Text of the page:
Motion control and high frame rate cameras have given filmmakers a whole world of new options. Creative abilities that simply weren’t possible just a few short years ago. New technology allows both photographers and cinematographers to show us our world in a whole new way. It makes the mundane amazing.
And it doesn’t get much more mundane than watching paint dry. So, when production company Psyop were tasked with creating a commercial for Sherwin-Williams to photograph their Emerald line of paint, they put that technology to the test. They created a whole swirling mess of paint that looks impossible. It looks like it should be CG, but it’s not. It was created using 100% practical effects.
And if you don’t believe it, Psyop posted a behind the scenes video to their Facebook page. This documents some of the devices and techniques that went into the video’s creation.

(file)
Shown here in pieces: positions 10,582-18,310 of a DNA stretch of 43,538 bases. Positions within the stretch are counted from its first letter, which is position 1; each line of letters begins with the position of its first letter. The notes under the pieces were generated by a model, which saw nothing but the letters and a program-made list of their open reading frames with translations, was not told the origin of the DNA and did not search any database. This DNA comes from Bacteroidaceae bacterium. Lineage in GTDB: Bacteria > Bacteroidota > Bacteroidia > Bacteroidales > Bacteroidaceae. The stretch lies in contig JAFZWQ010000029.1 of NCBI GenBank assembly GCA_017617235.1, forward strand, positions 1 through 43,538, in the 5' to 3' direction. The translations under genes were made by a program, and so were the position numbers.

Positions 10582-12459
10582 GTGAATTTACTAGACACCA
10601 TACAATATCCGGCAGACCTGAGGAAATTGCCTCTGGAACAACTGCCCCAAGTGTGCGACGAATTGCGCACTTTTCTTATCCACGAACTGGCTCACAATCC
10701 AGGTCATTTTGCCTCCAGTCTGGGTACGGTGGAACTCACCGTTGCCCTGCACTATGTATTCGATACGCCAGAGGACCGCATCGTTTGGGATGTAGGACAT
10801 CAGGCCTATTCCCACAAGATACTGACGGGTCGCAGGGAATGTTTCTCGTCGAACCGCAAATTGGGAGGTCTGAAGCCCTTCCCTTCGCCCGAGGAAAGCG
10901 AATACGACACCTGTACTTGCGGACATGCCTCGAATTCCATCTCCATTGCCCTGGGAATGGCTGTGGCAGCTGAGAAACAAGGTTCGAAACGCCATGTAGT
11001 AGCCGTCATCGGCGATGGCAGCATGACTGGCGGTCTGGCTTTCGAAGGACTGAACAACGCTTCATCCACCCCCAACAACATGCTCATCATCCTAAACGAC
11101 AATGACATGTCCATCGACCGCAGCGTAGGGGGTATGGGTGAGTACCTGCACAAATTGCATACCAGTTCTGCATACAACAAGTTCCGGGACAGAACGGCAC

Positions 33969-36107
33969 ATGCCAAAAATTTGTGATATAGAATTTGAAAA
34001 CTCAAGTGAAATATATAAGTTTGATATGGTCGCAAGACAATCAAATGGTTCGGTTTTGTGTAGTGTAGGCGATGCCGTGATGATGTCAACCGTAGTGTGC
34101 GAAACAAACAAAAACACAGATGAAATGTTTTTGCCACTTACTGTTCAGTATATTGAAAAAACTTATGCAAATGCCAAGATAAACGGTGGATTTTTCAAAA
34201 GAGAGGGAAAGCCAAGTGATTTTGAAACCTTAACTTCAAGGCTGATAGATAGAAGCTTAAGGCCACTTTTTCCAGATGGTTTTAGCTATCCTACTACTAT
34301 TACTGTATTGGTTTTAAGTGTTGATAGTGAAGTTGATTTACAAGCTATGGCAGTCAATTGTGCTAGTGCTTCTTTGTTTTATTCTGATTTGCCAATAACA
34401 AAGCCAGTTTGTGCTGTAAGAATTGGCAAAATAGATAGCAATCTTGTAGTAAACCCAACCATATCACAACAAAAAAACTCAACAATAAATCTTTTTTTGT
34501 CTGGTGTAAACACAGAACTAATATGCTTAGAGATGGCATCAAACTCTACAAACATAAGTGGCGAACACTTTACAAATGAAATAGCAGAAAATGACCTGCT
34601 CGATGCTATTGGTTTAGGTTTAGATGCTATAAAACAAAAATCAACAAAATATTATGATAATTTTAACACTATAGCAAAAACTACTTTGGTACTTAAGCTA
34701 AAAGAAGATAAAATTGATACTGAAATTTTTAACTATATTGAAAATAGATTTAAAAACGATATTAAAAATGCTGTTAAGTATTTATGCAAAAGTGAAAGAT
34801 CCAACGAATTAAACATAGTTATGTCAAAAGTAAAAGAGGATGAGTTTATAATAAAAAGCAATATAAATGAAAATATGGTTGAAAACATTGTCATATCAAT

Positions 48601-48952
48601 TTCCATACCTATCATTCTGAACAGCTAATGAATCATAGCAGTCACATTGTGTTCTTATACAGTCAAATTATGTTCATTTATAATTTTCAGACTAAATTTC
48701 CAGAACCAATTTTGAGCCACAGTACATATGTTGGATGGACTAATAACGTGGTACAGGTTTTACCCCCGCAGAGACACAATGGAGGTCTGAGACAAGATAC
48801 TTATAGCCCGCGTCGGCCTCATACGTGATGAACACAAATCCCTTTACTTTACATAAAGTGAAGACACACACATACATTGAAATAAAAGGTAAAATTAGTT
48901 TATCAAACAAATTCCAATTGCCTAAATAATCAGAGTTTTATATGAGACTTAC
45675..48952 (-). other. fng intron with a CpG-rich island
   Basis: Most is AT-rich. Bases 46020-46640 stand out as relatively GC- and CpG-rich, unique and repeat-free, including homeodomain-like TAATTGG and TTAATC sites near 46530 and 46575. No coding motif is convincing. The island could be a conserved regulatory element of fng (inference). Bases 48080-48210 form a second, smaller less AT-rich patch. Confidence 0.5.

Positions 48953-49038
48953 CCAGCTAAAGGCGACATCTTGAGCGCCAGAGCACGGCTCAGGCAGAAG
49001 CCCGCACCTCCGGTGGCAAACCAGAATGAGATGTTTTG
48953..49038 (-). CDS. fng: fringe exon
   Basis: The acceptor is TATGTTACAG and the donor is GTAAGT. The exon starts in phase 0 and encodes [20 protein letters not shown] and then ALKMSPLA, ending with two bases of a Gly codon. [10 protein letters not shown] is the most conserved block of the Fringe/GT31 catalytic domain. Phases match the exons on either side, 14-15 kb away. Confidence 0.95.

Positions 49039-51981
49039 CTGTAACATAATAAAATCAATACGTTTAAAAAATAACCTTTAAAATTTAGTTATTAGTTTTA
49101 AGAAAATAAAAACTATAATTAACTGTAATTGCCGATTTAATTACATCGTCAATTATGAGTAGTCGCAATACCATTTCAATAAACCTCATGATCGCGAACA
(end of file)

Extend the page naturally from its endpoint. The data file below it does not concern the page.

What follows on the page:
The interaction of different types of liquids is fascinating to study and photograph. But using motion control systems and high speed cameras offer even more options. Typically motion control and high speed cameras for liquids involves slow motion in the dry air. We’ve seen it for things like drinks commercials. Pouring from a bottle into a glass.
Here, though, they actually take the camera underwater, flying through the swirls of paint. And it’s a pretty crazy and colourful journey.
The motion control system used to create this is called Spike. Spike comes with a unique piece of software, which allows an incredible degree of control over its movements over very high speeds.
Because everything was done practically, it also meant that they could start editing as soon as each shot was complete. Which is exactly what they did. Utilising Flame, they would edit as they went along. This way, they could look at each sequence as it came in, edit it, and composite on the fly. They can see exactly how each sequence fit together and if they’d need to do another take.
Psyop say that that editing while still shooting was new to them. But it seems to have worked in their favour, as the final result is beautiful.
I wouldn’t have like to have been the guy that had to clean the tank after each shot, though.